This week, London’s notoriously grumpy residents have a reason to celebrate: their city has been named the most influential in the world by Forbes magazine. The ancient enemies, New York and Paris, were pushed into second and third spots respectively.
The report’s authors measured the influence of 58 world cities by working out how “necessary” they were, either to a critical industry or to their respective corners of the world. To figure this out they looked at eight factors, including foreign investment, the concentration of corporate headquarters, connectivity by air, technology or media power, and racial diversity.
London scored highly on air connectivity, which was based on how many global cities can be reached directly from its airports at least three times a week (its proximity to Europe helped on that score). It also did well on foreign investment: its 328 foreign investment transactions per year were more than double New York’s 143.
In other world rankings of cities, such the A.T. Kearney World Cities index or The Economist’s global Cities Competitiveness index, first place usually goes to either New York or London. But the former tends to have the edge, so London’s victory in the Forbes list is particularly sweet (or at least it will be, until the next ranking comes along).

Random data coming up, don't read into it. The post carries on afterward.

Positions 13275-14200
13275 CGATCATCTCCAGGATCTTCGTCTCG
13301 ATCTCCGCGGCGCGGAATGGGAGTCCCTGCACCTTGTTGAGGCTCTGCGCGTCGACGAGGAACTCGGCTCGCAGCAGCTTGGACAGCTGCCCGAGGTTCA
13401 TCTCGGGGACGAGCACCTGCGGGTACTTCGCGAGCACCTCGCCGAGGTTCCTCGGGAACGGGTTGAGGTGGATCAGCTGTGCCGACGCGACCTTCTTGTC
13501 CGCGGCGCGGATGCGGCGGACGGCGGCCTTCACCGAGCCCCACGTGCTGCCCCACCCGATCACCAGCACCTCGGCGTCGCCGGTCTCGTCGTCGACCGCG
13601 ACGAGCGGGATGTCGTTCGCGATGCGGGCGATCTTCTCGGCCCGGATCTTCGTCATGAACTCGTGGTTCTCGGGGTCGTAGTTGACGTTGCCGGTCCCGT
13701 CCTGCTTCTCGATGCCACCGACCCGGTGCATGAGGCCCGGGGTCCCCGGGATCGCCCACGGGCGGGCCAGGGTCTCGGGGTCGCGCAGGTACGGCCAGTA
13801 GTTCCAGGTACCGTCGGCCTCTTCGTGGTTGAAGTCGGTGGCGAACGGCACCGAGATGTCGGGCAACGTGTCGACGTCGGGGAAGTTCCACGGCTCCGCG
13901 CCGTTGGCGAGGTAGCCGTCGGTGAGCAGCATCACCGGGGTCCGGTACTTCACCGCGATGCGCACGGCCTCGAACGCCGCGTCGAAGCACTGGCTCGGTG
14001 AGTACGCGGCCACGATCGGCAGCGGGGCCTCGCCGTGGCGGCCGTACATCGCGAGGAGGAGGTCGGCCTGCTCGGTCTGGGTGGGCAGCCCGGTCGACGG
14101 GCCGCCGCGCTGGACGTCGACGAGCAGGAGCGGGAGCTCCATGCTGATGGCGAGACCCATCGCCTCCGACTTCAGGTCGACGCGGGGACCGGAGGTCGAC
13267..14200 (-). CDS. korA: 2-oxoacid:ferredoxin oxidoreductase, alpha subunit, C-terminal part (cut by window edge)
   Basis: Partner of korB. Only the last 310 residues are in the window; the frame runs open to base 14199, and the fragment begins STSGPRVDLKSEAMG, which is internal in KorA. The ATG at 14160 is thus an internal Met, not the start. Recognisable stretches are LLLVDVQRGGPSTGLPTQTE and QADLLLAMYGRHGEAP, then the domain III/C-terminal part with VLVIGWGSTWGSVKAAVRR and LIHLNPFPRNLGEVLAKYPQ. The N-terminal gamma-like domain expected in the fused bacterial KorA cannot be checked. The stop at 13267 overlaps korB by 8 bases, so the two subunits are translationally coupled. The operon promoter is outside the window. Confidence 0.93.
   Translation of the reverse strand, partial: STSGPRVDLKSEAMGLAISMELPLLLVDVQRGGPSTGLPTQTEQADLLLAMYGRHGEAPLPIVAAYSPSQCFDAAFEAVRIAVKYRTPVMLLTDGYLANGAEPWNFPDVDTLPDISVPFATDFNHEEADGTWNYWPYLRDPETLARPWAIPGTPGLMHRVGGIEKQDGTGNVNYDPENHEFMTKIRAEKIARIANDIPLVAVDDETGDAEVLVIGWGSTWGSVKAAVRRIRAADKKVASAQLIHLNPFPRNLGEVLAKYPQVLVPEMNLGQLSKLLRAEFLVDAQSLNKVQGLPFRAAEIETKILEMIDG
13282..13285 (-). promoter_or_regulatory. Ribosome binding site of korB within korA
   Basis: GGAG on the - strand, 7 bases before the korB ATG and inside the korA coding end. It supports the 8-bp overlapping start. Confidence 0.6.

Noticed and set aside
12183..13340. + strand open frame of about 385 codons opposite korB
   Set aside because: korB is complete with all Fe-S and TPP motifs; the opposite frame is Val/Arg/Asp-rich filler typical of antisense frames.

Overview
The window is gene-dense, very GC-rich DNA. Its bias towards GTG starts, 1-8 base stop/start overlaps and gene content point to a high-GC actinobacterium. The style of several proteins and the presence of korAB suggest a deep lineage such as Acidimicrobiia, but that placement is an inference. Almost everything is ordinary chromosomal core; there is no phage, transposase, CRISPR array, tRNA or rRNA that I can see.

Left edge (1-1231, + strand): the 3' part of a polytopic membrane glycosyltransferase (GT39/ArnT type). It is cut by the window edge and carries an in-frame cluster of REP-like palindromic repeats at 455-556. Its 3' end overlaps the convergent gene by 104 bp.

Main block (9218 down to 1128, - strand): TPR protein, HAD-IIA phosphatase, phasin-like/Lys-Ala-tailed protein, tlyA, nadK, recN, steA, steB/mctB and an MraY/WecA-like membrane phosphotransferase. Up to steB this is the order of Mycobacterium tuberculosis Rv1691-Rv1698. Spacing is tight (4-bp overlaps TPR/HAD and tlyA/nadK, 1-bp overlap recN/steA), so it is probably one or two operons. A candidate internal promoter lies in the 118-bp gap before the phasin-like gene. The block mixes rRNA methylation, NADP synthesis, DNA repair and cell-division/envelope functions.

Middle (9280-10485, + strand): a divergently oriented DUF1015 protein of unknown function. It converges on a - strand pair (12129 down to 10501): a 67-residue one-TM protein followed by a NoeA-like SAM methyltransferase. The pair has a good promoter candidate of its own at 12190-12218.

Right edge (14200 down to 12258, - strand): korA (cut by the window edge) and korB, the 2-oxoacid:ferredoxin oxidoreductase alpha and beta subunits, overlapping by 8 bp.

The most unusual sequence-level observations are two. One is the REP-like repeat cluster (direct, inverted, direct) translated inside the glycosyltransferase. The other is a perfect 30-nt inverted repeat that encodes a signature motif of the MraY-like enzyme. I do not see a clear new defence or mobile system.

But in a piece accompanying the list, Joel Kotkin, one of its authors, does take a bit of a dig at the country which London sits within:
“Inertia and smart use of it is a key theme that emerged in our evaluation of the top global cities. No city better exemplifies this than London, which after more than a century of imperial decline still ranks No. 1 in our survey. The United Kingdom may now be a second-rate power, but the City’s unparalleled legacy as a global financial capital still underpins its pre-eminence”.
Sentences like that should really help to heal the rift between London and the rest of Britain.
The ranking also highlighted a number of emerging world cities whose power is likely to grow over the next century. Perhaps unsurprisingly, many of them were in China: Beijing came in eighth and Shanghai 19th; both are expected to move up the ranks in future. The highest scoring Asian city, though, remains Singapore, which boasts a “tradition of British governance and law” and has infrastructure which is “among the best on the planet”.
Only one city in the developing world (Dubai) made the top 10. Others, like Sao Paulo, Abu Dhabi or Johannesburg, still need to “develop adequate infrastructure” if they hope to become contenders.
Here’s the full top 10.
2. New York
6. Hong Kong
8. Beijing and Sydney [tied]
10. Los AngelesThis article is from the CityMetric archive: some formatting and images may not be present.